Together with Greece tragic-comedy and Indian Sanskrit Opera, Chinese opera is one of the three oldest dramatic art forms in the world. The earliest known opera theatre in China was established in the Song Dynasty with a square stage enclosed by railings. Since the Yuan Dynasty (1271 – 1368) Chinese opera has been encouraged by court officials and emperors and has become a traditional art form. During the Qing Dynasty (1644 – 1911), Chinese opera became fashionable among ordinary people. Performances were watched in tearooms, restaurants, and even around makeshift stages.
Chinese opera evolved from folk songs, dances, talking, antimasque, and especially distinctive dialectical music. Gradually it combined music, art and literature into one performance on the stage. Accompanied by traditional musical instruments like the Erhu, the gong, and the lute, actors present unique melodies – which may sound strange to foreigners – as well as dialogues which are beautifully written and of high literary value. These dialogs also promoted the development of distinct literary styles, such as Zaju in the Yuan Dynasty. For Chinese, especially older folks, to listen to this kind of opera is a real pleasure.
What appeals to foreigners most might be the different styles of facial make-up, which is one of the highlights of Chinese opera and requires distinctive techniques of painting. Exaggerated designs are painted on each performer’s face to symbolize a character’s personality, role, and fate. This technique may have originated from ancient religions and dance. Audiences who are familiar with opera can know the story by observing the facial painting as well as the costumes. Generally, a red face represents loyalty and bravery; a black face, valor; yellow and white faces, duplicity; and golden and silver faces, mystery.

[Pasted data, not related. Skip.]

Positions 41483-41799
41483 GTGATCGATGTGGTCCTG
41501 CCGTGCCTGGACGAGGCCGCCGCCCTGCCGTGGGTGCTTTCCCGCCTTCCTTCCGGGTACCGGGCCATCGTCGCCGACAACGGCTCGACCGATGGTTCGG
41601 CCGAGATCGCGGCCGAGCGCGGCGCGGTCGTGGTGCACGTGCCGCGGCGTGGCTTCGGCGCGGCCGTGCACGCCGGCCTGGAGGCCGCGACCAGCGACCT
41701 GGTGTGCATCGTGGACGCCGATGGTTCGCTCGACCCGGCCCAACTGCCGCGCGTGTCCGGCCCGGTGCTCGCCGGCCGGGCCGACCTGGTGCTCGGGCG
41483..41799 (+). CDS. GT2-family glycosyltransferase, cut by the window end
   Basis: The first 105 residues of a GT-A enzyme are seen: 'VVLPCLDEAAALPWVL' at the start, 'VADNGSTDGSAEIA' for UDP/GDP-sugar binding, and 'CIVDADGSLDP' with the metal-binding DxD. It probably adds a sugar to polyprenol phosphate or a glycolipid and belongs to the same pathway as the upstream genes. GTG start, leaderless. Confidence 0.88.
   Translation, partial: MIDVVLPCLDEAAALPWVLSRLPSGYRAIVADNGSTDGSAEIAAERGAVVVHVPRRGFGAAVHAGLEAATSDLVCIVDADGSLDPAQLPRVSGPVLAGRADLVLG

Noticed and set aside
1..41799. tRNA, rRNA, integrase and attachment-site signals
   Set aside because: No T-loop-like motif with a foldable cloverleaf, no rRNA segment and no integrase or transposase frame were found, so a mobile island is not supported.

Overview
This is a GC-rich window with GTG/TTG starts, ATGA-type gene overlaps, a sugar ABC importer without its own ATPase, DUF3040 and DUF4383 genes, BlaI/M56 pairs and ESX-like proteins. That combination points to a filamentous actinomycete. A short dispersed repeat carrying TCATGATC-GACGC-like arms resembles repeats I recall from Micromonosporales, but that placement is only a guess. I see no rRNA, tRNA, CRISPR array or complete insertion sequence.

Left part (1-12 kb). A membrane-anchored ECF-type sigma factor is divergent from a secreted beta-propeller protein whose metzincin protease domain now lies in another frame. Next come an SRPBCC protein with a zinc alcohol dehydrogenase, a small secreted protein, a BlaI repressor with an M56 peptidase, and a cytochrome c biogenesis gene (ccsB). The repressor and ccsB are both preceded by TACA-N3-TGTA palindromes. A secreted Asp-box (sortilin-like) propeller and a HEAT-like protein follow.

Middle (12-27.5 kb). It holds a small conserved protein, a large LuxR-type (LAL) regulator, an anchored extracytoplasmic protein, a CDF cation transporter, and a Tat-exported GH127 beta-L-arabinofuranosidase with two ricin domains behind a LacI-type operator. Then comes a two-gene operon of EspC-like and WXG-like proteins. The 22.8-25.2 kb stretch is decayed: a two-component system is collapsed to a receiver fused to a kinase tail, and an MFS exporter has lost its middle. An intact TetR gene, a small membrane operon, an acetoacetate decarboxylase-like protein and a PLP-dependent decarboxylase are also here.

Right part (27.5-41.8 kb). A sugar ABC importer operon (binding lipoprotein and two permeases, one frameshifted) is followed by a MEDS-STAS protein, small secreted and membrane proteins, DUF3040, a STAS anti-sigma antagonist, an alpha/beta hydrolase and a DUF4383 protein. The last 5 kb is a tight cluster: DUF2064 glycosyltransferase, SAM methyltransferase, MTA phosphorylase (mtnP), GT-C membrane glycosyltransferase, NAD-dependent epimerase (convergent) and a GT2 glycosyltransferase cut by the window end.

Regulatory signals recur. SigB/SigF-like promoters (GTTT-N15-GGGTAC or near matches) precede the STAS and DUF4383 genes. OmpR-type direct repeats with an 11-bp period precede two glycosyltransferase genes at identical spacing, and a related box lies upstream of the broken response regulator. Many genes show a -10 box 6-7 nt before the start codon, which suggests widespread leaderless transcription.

Besides color, lines also function as symbols. For example, a figure can be painted either all white on his face, or just around the nose. The larger the white area painted, the more viperous the role.
Another technique that fascinates people is the marvelous acrobatics. Players can make fire spray out of their mouths when they act as spirits, or can gallop while squatting to act as a dwarf. This reflects a saying among actors: ‘One minute’s performance on the stage takes ten years’ practice behind the scenes.
Over the past 800 years, Chinese opera has evolved into many different regional varieties based on local traits and accents. Today, there are over 300 dazzling regional opera styles. Kun opera, which originated around Jiangsu Province, is a typical ancient opera style and features gentleness and clearness. This enabled it to be ranked among the World Oral and Intangible Heritages. Qinqiang opera from Shaanxi, known for its loudness and wildness, and Yu opera, Yue opera, and Huangmei Opera are all very enjoyable. Beijing Opera , the best-known Chinese opera style, was formed from the mingling of these regional styles.